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Analysis of Do not go gentle into that good night

An Analysis of Do not go gentle into that good night

The first time I read Dylan Thomas’ words to his dying father, and I shouted I agreed completely with the feelings of Thomas. How right he was, I thought, to demand fighting to the very end. That’s the way I would be when my time came, and that’s the way everyone should be. I have had a few years to think it over. Today, burning and raging have less appeal and I find myself impatient with the “Give ’em Hell!” crowd.

Probably his bellicose stance helped Thomas the son. The psychotherapist in me thinks, “That’s one way to avoid feeling the pain of loss — focus on how the one you are losing ought to behave.” And if we refuse to accept parental death, we can, like Woody Allen, nourish the secret, sly wish that although “everyone dies, I’m hoping that in my case they will make an exception.”

But how did Thomas the father feel about it? We are not privy to that knowledge.

My own father died unexpectedly in his sleep when I was nine years old. Some part of me must have felt angry and betrayed, but at nine I could not articulate my grief, let alone rage. I can never know what it was like for him.

I have since experienced the death of my grandmother in her eighties, my mother in her seventies, friends, colleagues, and teachers in their middle age, and young clients cruelly claimed by AIDS and cancer. Most of the time I desperately wanted the person to live and not die, but I have become very careful to not add my own need to the burden of the dying one, offering only unqualified loving support.

I have come to believe that affirmation of life is not incongruent with acceptance of its inevitable end; that the in…

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…y and loss that inspires us. He transformed his tragic circumstances by going gently.

Is longevity all we aspire to? Do we admire a rose less because it will not live as long as an oak tree?

The Alcohol Anonymous prayer asks for courage to change what can be changed, serenity to accept what cannot, and the wisdom to know the difference. Acquiring that wisdom is surely one of our most worthy and important goals.

Reconciling our appreciation for hair dye, cosmetic surgery, fitness, hip replacements, contact lenses, etc, with honoring age — and eventually death — is essential for serenity.

We can, I believe, cherish life, work tirelessly to find cures and relieve suffering, and wear lipstick, while recognizing the truth and beauty of Buddha’s words:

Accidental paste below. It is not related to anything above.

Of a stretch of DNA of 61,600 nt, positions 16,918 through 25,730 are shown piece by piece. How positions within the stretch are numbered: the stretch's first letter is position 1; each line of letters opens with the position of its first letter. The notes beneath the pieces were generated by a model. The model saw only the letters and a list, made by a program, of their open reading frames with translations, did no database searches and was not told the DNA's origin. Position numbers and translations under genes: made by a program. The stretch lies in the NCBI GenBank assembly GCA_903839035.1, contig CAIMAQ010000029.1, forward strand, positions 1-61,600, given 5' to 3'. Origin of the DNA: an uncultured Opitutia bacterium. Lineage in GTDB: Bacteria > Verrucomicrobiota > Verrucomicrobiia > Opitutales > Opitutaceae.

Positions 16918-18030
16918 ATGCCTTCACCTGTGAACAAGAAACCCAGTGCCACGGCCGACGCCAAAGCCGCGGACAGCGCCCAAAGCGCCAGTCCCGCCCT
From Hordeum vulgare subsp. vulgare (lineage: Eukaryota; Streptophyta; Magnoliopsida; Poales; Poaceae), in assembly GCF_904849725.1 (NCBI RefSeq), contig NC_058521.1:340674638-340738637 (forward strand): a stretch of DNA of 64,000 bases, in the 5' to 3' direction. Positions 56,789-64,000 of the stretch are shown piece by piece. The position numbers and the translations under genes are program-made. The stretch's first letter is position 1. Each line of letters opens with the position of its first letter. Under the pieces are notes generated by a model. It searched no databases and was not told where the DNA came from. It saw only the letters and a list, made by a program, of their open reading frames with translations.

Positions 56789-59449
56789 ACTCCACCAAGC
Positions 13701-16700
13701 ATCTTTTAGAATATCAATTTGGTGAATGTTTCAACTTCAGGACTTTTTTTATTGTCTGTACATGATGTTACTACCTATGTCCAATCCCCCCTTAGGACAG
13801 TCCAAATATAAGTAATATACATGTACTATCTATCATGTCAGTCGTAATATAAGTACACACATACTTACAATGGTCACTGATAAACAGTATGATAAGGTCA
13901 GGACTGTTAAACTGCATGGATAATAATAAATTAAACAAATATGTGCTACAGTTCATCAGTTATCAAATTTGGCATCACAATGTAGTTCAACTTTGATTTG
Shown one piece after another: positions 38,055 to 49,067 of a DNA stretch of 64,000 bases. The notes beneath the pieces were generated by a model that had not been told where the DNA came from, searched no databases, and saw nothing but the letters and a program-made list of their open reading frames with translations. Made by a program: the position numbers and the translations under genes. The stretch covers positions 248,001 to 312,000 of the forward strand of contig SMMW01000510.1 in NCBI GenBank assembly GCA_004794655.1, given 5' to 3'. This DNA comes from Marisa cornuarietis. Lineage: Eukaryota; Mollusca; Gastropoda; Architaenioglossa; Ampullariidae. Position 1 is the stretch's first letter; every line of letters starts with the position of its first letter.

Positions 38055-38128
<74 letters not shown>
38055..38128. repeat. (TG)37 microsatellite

“Everything that has a beginning has an ending. Make your peace with that and all will be well.”

The Truth of Love Revealed in Adam’s Curse

The Truth of Love Revealed in Adam’s Curse

“Adam’s Curse” is a poem by William Butler Yeats that was written at a time when his first true love, Maud Gonne, had married Major John MacBride. This may have caused Yeats much pain and Yeats may have felt as cursed as Adam felt when God had punished man from the Garden of Eden. This poem, in fact, symbolizes his pain and loss of love that he once had and is a recollection of his memories during happier times with Maud.

In the beginning of the poem “We sat together at one summer’s end/ That Beautiful mild woman your close friend/ And you and I, and talked of poetry”, Yeats recalls a beautiful time with Maud. Poetry could be related to the language of love, and Yeats recalls falling in love with Maud. He is reflecting on time that he has spent courting Maud, however due to the curse that Adam received from God, falling in love is not as simple as it was before. The “stitching and unstitching” tells of how hard it is to form a bond and put together love. This love is then taken apart and worthless for Yeats, because he does not acquire Maud. This development of love was not easy for Yeats and neither is the loose of love. He is writing a poem here to express the difficulty he is having losing his first love, Maud. He expresses this in a poem and compares poetry to falling in love. This is a curse from God to all men.

He wants it to be told that to write poetry is just as difficult as his attempt to court Maud. It is extremely difficult to produce a beautiful poem, as it is difficult to fall in love. Many people think that writing poetry is not hard work, as falling in love seems to be easy for some people. To make, “sweet sounds together” as in a po…

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…he may have done something wrong in his relationship with Maud, and he too is being punished as Adam was in the bible.

This poem is a beautiful recollection of love and how difficult it is to attain in our world. Yeats does not seem angry that he lost Maud, however he does feel God’s curse on men. He seems unsure if true love actually exists and thinks that he got as close as he ever will at finding it. Maud was unable to give Yeats the love he yearned in return, which is why Yeats felt the need to express himself through this poem. Perhaps this poem was the beginning of a healing process for Yeats. He was unable to express himself to Maud so he had to express himself through his poetry. His poetry, in turn was as difficult to write as his love for Maud was to accomplish. Yeats is just exhausted at this point and it is seen at the end of his poem.

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